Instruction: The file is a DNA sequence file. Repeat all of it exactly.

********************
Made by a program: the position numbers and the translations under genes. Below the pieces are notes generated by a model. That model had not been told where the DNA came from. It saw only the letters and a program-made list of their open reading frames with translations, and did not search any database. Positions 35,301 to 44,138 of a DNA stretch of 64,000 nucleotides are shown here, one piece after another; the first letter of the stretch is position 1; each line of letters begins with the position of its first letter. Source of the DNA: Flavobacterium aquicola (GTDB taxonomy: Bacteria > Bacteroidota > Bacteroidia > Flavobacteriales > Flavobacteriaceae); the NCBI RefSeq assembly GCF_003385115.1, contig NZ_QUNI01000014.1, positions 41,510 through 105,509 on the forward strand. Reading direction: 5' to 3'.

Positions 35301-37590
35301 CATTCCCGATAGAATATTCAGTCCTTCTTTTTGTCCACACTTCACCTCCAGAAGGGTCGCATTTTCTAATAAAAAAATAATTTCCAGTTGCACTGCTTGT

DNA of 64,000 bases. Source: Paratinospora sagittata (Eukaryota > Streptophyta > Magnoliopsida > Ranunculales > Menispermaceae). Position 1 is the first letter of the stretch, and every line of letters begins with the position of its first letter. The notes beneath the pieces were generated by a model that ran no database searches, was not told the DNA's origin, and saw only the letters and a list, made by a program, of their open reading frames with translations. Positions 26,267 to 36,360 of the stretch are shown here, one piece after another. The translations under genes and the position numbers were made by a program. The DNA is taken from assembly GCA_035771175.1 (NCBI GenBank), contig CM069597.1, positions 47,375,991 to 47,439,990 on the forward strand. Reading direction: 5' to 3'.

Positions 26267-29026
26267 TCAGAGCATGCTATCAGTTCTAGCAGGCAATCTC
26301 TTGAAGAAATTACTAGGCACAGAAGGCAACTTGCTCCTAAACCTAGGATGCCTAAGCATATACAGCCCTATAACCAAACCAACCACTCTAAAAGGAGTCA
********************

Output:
Made by a program: the position numbers and the translations under genes. Below the pieces are notes generated by a model. That model had not been told where the DNA came from. It saw only the letters and a program-made list of their open reading frames with translations, and did not search any database. Positions 35,301 to 44,138 of a DNA stretch of 64,000 nucleotides are shown here, one piece after another; the first letter of the stretch is position 1; each line of letters begins with the position of its first letter. Source of the DNA: Flavobacterium aquicola (GTDB taxonomy: Bacteria > Bacteroidota > Bacteroidia > Flavobacteriales > Flavobacteriaceae); the NCBI RefSeq assembly GCF_003385115.1, contig NZ_QUNI01000014.1, positions 41,510 through 105,509 on the forward strand. Reading direction: 5' to 3'.

Positions 35301-37590
35301 CATTCCCGATAGAATATTCAGTCCTTCTTTTTGTCCACACTTCACCTCCAGAAGGGTCGCATTTTCTAATAAAAAAATAATTTCCAGTTGCACTGCTTGT

DNA of 64,000 bases. Source: Paratinospora sagittata (Eukaryota > Streptophyta > Magnoliopsida > Ranunculales > Menispermaceae). Position 1 is the first letter of the stretch, and every line of letters begins with the position of its first letter. The notes beneath the pieces were generated by a model that ran no database searches, was not told the DNA's origin, and saw only the letters and a list, made by a program, of their open reading frames with translations. Positions 26,267 to 36,360 of the stretch are shown here, one piece after another. The translations under genes and the position numbers were made by a program. The DNA is taken from assembly GCA_035771175.1 (NCBI GenBank), contig CM069597.1, positions 47,375,991 to 47,439,990 on the forward strand. Reading direction: 5' to 3'.

Positions 26267-29026
26267 TCAGAGCATGCTATCAGTTCTAGCAGGCAATCTC
26301 TTGAAGAAATTACTAGGCACAGAAGGCAACTTGCTCCTAAACCTAGGATGCCTAAGCATATACAGCCCTATAACCAAACCAACCACTCTAAAAGGAGTCA